What is the general truthful and accurate meaning of the terms “Cook” and “Chef”?
In many instances both titles are inappropriately used throughout the commercial cookery community, and tragically misinterpreted by many in the public arena.
The confusion between the meaning of the title cook and chef is apparent since the many pretenders to fit a self-inflated view of entitlement have hijacked the term “Chef”; and because they believe, the title “chef” brings to the table creditability and respectability.
Anyone who prepares and cooks food for a living is a “cook” and “Chef “is a clearly defined position of responsibility and experience.
The meaning is clearly acknowledged in many dictionaries where “cookery” is described as the art and practice of cooking and a “cook” is defined as a person who has studied the art, and practice of cooking.
The name of the trade is “commercial cookery” and a person who has successfully studied commercial cookery is a cook. While at the same time the designation “chef “is traditionally recognised in many countries as a skilled cook who is the sole manager of a commercial kitchen.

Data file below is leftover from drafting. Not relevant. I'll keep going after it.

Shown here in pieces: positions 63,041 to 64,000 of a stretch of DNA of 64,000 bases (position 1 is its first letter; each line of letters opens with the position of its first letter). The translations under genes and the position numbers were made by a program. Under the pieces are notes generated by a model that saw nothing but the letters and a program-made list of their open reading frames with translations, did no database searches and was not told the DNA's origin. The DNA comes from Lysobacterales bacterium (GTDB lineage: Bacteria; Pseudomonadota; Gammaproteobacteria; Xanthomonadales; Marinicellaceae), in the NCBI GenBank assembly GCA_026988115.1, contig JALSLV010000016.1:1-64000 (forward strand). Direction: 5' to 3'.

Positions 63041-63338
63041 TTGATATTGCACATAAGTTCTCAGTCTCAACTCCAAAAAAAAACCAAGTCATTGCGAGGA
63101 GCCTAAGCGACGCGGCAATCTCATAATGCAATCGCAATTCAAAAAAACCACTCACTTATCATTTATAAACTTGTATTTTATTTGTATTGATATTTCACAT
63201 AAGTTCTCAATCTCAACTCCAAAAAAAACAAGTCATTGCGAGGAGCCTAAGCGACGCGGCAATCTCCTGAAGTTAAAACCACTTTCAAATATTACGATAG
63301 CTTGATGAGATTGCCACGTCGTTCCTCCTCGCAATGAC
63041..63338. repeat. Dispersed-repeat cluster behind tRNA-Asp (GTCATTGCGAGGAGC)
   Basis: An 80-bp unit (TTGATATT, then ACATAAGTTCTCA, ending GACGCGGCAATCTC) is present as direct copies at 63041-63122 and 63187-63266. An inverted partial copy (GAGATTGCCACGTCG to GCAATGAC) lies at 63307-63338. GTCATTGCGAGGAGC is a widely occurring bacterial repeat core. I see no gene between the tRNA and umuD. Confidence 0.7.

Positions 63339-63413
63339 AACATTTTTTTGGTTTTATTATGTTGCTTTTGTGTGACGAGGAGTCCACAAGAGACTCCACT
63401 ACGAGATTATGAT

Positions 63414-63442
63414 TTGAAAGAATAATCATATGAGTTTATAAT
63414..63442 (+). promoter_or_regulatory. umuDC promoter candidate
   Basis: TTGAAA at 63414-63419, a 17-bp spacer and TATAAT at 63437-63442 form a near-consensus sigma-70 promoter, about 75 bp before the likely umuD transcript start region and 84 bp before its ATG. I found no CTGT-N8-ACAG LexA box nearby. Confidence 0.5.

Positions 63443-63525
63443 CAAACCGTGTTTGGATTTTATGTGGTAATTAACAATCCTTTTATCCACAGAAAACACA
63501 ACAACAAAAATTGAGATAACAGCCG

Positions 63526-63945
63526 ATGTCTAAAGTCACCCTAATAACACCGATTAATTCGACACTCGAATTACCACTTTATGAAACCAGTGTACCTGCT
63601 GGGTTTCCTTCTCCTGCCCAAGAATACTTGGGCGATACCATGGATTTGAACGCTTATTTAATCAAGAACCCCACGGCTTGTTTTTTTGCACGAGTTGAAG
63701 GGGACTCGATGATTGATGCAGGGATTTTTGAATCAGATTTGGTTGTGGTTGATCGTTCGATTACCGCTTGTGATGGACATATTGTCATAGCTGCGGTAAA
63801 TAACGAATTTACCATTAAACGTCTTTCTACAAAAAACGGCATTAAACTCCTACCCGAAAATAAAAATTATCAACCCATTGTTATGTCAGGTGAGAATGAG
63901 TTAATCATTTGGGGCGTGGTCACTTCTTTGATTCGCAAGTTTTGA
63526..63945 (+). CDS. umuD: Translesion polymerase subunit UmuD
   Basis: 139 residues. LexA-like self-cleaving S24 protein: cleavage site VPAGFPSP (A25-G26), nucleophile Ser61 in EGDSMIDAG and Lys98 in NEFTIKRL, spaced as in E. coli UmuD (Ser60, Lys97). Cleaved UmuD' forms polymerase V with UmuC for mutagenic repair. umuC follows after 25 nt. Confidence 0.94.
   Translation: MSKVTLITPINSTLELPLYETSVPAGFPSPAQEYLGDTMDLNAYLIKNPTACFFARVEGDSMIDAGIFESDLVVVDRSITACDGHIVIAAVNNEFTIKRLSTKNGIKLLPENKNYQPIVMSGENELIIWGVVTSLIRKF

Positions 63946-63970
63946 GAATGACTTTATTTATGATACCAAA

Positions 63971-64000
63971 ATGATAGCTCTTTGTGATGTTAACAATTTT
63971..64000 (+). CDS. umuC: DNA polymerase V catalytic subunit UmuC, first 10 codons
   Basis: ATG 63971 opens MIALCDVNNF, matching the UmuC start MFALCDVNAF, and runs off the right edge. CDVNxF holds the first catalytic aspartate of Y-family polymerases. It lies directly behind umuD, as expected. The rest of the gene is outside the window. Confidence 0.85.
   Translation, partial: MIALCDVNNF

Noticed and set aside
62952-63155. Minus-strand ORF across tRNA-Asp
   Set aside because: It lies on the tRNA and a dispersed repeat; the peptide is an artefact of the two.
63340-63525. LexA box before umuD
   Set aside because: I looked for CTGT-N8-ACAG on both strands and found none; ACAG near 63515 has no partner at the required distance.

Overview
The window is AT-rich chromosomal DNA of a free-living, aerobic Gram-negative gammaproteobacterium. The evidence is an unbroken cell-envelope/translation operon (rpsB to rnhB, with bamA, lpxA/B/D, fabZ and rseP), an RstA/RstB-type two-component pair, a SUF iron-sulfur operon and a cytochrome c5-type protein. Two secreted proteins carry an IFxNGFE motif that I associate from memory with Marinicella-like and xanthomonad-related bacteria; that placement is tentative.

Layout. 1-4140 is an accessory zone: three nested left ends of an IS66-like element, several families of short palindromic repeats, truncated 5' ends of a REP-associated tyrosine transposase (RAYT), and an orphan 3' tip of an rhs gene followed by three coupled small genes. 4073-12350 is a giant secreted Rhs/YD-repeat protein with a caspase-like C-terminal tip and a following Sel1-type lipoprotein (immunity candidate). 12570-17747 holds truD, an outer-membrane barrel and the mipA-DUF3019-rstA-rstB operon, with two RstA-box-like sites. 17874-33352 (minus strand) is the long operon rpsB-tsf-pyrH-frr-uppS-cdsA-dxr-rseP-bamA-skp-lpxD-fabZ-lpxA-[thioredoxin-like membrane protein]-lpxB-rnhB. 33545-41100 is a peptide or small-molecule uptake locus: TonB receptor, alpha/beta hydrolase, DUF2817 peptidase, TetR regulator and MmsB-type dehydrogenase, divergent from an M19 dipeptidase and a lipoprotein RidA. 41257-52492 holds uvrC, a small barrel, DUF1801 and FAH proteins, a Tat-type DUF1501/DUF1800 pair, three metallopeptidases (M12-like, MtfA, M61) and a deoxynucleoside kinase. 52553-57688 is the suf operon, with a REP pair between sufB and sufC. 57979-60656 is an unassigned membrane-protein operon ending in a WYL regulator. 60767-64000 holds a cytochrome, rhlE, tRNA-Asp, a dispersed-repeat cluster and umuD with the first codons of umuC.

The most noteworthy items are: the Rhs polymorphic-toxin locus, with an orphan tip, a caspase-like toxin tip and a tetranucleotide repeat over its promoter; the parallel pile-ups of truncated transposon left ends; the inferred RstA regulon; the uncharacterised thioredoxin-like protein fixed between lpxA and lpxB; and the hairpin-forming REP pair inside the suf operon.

The etymology or historical derivation of the term “chef “ (in several languages and originally a French expression) translates to chief and therefore should be correctly used only to describe the supervisor of a commercial kitchen brigade.
There are some amazing inaccurate descriptions such as:
An apprentice chef is an expression not found as a technical description in any acknowledged dictionary or technical manual. Subsequently, I am an apprentice chef is obviously misrepresentative, as one cannot train to be an apprentice chief.
The technically accurate title of a person training to develop into a chef is an "apprentice cook" or a trainee cook and employed in an "apprenticeship in cookery". They are not an apprentice in cheffery nor employed in the trade of cheffery.
Schools, colleges, and cookery institutes may well be doing more harm than good when advertising they teach students to be chefs.
They do not help the industry, nor their students, and only encourage a continuing misunderstanding of correct titles and career paths. Just as "I am cheffing" when asked what one does for a living is illogical and nonsensical, it is akin to describing oneself as a manager, without qualifying where at, or what you actually manage.
Likewise, describing oneself as a chef is also technically inaccurate of one’s career, unless the person’s role is to manage a kitchen brigade, or is a part of the supervision process in a commercial kitchen.
Chef de partie is a metaphor for a supervisor cook or the cook in charge of a team within a brigade. Chef de parties are still cooks by trade.
Chef de cuisine is a legitimate title when in charge of a kitchen brigade and Executive chefs titled as such, only when responsible for multiple kitchen brigades. One cannot be an Executive chef when responsible for only one kitchen, no matter...